WX Blog: Why is June 1st so important to Meteorologists?

Weather

June 1st’s come and go every year, for most of the world the day doesn’t have much significance. That is unless you celebrate National Olive Day, or are a big fan of Western Australia which is also celebrated on June 1st. But for most of the world, June 1st is just another day. Except if you’re a Meteorologist.

In the world of Meteorology June 1st commemorates two significant dates, the beginning of Hurricane Season in the Atlantic Basin, and the beginning of Meteorological Summer. Both of these events signify an element of change in the weather as a whole. Hurricane season means more activity in the tropics, and Meteorological Summer means things are starting to heat up across the country. Let’s take a closer look into each and talk a little bit more about their significance.

HURRICANE SEASON:

Hurricane Season runs from June 1st to November 30th, every year. These dates while seemingly innocuous encompass 97% of all tropical activity in the Atlantic Basin every year based on climatology. What about the other 3% of tropical activity, why doesn’t it cover that you may ask? To put it simply that 3% can be quite erratic on when it actually occurs. Since records have been kept there has been at least one tropical or sub-tropical storm in every calendar month. Yes, even January. Speaking of out of season storms, 2020 marked 6 consecutive years with named storms forming outside of Hurricane Season.

The forecast for the 2020 Hurricane Season from NOAA’s (National Oceanic and Atmospheric Administration) Climate Prediction Center, a division of the National Weather Service (NWS) is for above average tropical activity. But first what is average for the Atlantic basin?

Image Courtesy: NOAA/NHC
  • 11.3 named storms total. This encompasses every storm of Tropical Storm (39 mph or more) strength or greater
  • 6.2 Hurricanes. This is every storm that was Category 1 (74 mph or more) strength or greater
  • 2.3 Major Hurricanes. This is every storm that was Category 3 (111 mph or more) strength or greater
A summary infographic showing hurricane season probability and numbers of named storms predicted from NOAA's 2020 Atlantic Hurricane Season Outlook.
Image Courtesy: NOAA/NHC

This years forecast shows a 60% chance of being above normal, with 13-19 named storms, 6-10 Hurricanes, and 3-6 Major Hurricanes. It’s important to remember when viewing the graphic below and the information listed in this paragraph that this is a forecast, not a given. For more information regarding how this forecast was developed you can see the original forecast here.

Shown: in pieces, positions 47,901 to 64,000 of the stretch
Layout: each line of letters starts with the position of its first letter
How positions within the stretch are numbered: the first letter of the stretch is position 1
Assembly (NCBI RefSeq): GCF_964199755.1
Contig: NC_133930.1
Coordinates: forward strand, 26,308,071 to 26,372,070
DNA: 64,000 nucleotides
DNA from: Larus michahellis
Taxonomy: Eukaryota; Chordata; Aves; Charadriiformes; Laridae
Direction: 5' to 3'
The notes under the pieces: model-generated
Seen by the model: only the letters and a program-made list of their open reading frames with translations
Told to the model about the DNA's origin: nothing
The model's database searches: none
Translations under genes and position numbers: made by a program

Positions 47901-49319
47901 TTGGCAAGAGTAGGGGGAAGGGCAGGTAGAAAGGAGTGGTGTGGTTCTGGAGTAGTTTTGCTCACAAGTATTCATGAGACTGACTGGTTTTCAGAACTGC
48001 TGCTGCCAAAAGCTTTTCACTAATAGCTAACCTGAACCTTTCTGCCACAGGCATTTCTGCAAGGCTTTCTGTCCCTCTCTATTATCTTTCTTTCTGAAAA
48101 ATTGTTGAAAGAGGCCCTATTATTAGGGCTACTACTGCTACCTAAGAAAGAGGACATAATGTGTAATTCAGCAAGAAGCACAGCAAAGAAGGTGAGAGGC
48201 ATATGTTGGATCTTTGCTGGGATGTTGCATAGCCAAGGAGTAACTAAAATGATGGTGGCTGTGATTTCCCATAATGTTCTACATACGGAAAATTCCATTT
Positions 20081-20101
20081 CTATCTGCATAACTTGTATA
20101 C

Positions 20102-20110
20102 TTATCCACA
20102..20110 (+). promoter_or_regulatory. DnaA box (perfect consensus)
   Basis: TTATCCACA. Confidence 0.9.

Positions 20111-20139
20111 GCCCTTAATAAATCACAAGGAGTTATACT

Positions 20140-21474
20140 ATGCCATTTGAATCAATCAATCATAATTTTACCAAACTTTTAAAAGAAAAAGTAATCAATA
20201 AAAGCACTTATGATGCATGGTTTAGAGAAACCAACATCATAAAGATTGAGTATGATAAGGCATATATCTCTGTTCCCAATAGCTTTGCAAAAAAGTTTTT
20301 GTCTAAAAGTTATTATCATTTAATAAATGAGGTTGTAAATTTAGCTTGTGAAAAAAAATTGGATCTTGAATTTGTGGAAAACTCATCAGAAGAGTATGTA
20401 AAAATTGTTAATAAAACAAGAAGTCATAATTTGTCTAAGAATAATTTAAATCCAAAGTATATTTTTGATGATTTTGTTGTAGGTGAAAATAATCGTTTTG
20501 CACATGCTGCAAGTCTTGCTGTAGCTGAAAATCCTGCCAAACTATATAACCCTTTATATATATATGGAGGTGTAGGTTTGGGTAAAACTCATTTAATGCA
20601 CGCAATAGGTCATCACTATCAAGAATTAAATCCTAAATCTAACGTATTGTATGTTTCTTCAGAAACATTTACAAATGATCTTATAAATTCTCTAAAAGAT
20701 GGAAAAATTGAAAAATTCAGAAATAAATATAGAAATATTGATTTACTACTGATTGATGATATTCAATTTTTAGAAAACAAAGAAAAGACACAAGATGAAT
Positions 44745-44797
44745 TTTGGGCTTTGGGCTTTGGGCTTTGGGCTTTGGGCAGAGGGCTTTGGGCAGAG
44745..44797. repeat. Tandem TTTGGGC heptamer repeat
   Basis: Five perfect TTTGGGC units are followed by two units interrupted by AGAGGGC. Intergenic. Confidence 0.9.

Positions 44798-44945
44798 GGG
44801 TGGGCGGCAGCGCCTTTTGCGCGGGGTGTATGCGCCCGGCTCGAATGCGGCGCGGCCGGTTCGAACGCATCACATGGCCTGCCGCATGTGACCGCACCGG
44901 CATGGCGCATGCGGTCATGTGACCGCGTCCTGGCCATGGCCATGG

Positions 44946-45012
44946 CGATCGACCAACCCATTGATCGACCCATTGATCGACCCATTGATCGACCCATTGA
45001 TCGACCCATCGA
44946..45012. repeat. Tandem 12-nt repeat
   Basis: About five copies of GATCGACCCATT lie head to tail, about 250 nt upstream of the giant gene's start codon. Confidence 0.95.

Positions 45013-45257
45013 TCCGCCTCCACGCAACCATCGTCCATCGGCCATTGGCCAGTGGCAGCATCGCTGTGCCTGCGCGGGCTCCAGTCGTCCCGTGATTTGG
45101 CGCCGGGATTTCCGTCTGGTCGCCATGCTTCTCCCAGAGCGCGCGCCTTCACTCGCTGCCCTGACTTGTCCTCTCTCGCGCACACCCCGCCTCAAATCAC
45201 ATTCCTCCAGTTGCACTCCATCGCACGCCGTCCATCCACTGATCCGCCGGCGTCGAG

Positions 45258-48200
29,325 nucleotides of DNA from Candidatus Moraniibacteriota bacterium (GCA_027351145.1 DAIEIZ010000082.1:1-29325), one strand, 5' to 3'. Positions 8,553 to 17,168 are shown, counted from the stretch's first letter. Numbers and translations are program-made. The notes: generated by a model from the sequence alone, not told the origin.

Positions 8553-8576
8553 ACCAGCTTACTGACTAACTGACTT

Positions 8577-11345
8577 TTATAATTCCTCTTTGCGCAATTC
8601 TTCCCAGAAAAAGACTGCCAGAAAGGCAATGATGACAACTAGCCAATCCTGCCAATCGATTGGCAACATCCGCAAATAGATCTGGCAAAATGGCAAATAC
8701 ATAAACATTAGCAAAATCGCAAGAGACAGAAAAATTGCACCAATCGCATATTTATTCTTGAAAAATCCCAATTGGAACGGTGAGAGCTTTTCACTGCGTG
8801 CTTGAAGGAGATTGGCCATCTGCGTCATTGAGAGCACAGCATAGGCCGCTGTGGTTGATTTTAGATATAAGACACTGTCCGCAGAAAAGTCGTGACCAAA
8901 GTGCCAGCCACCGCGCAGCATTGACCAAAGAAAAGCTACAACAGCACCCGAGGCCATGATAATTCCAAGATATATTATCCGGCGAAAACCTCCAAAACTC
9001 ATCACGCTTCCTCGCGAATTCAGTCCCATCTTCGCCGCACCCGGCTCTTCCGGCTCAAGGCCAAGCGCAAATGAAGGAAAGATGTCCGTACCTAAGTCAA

METEOROLOGICAL SUMMER:

Many of you know your standard seasons, Spring, Summer, Fall and Winter. These are defined by the Earths axial tilt and it’s orbit around the sun. When they begin will vary each year in both time of day and the date itself due to changes in the eccentricity of earths elliptical orbit. But the changing of the seasons generally fall within the 19th to the 23rd of the months March, June, September and December (Spring, Summer, Fall and Winter). Outside of the astronomical seasons, as they’re referred to, there is another set of seasons, Meteorological Seasons. These operate on a more rigid schedule influenced more by trends in temperatures and weather patterns versus earths position around the sun. They’re as follows

  • March 1st to May 30th: Meteorological Spring
  • June 1st to August 30th: Meteorological Summer
  • September 1st to November 30th: Meteorological Fall
  • December 1st to February 28th (or 29th if it’s a Leap Year): Meteorological Winter

June 1st marks the beginning of Meteorological Summer, every year. This system helps Meteorologists to manage data more efficiently, and well it makes more sense than the astronomical seasons sometimes. Often times it feels like summer in early June but you can’t really call it summer yet since Summer doesn’t officially begin until we reach the Summer Solstice near the end of June. Well now you know a loop hole to be able to say it’s summer, before it really is! Just make sure you call it Meteorological Summer first!

Edit: A previous version of this article stated “Named Storms” included Tropical Depressions this has been updated to the correct term of Tropical Storms

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